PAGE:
Monday, November 11th, 2019
California Governor Gavin Newsom recently signed a statewide rent control law that not only limits rent increases but is also creating a lot of buzz from strong proponents to die-hard detractors and everyone in between. There are plenty of opinions on both sides of the issue and questions swirling about as to what the law really means and who it will ultimately serve. For instance;
This new law is the latest in a surge of initiatives springing up nationwide that are supposed to address the affordable-housing crunch. It was pitched, not so much as the end-all solution, but as a step in the right direction. Advocates hope it will stop sudden and steep rent increases, as well as no-fault evictions that, in some cases, were being used to empty entire buildings so that owners / landlords could re-rent to higher-income households.
To get some perspective on this new law, I’ve peeled back the layers to answer some of the most pertinent questions, particularly what this means for multifamily investors/owners.
If you take rent control at its core, investors / owners of multifamily as well as many economists oppose it at face value. Investors / owners see rent control as having the ability to diminish the value of their properties, particularly when the market conditions support rising rental prices. Economists argue that the message of rising rental prices is to build more housing rather than control rent increases. In fact, rent control can have a negative impact on renters.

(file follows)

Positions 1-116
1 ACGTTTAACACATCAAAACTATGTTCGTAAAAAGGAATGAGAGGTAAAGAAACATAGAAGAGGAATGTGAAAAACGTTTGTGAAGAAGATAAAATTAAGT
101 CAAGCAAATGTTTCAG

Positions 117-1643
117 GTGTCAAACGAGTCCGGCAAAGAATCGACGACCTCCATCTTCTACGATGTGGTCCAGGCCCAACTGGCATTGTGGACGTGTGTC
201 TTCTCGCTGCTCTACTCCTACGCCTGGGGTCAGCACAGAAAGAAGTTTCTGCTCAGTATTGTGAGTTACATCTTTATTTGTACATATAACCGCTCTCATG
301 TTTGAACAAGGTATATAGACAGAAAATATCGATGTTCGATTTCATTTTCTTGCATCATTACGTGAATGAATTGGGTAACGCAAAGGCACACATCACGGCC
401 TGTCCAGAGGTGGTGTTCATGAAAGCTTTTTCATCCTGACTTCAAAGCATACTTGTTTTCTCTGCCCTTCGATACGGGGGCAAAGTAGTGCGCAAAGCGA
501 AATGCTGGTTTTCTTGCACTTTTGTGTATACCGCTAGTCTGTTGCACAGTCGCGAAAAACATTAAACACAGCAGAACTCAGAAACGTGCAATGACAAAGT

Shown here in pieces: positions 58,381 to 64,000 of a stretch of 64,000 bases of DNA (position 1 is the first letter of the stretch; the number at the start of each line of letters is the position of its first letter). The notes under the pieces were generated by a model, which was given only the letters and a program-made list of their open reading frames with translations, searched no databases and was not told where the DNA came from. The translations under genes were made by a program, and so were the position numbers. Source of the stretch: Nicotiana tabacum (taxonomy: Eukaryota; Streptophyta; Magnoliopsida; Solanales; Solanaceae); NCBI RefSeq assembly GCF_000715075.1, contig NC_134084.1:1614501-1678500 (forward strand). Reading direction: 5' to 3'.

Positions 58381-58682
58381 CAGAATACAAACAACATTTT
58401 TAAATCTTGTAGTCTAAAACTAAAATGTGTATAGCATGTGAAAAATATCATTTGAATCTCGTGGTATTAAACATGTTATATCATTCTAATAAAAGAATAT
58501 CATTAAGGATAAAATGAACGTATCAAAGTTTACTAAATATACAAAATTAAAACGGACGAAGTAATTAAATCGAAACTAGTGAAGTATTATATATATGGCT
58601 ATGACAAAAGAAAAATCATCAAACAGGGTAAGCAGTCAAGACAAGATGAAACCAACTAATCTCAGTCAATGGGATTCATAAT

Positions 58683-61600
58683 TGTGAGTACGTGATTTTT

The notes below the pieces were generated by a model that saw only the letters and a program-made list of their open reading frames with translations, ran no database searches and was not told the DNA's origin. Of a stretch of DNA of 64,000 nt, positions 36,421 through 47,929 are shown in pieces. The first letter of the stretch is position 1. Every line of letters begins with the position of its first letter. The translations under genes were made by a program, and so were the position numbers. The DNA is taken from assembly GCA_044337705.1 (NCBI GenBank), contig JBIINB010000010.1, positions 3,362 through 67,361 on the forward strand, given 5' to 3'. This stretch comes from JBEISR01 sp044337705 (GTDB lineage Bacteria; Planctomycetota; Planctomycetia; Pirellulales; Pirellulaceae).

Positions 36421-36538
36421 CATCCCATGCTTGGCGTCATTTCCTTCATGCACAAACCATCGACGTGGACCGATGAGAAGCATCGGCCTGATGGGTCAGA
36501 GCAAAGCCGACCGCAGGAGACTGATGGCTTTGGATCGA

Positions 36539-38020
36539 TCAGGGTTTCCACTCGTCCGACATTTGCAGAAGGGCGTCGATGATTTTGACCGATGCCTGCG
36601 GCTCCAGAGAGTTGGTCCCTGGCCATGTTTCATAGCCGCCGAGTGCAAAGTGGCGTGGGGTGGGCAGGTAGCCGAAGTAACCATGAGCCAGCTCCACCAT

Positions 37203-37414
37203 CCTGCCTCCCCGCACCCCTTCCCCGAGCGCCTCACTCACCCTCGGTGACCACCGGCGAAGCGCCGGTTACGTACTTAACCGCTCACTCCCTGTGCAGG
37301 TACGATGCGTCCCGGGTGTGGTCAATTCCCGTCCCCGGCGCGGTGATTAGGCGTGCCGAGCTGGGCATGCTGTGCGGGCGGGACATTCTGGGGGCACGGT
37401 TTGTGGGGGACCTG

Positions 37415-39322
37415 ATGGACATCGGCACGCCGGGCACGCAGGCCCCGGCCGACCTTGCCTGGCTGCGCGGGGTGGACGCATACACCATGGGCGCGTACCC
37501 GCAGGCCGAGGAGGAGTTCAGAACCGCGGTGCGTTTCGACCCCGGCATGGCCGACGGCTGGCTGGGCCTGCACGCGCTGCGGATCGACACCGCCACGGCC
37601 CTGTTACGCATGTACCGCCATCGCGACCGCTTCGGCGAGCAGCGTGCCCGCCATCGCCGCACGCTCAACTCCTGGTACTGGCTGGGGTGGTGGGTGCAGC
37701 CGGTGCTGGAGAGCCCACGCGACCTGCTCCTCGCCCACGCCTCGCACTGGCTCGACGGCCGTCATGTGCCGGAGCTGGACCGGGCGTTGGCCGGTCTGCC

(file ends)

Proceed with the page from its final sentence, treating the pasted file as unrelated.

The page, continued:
The new law might serve as a call to action. It could serve as a catalyst for owners / landlords to take some overdue actions as it relates to problem tenants or below market rental prices.
Additionally, the new law has some limitations that may be viewed as positive for investors / owners.
On the negative side;
Conclusion: There are plenty of stories of unscrupulous landlords raising rents and evicting without cause just as there are stories of deadbeat tenants. Like most things in life, we should seek to strike a balance between tenant rights and owner/investor opportunity. If the rental market is going up, investors and landlords should not have their hands tied when it comes to maximizing the value of their property or their profits. The scariest part of this whole thing is that it was passed into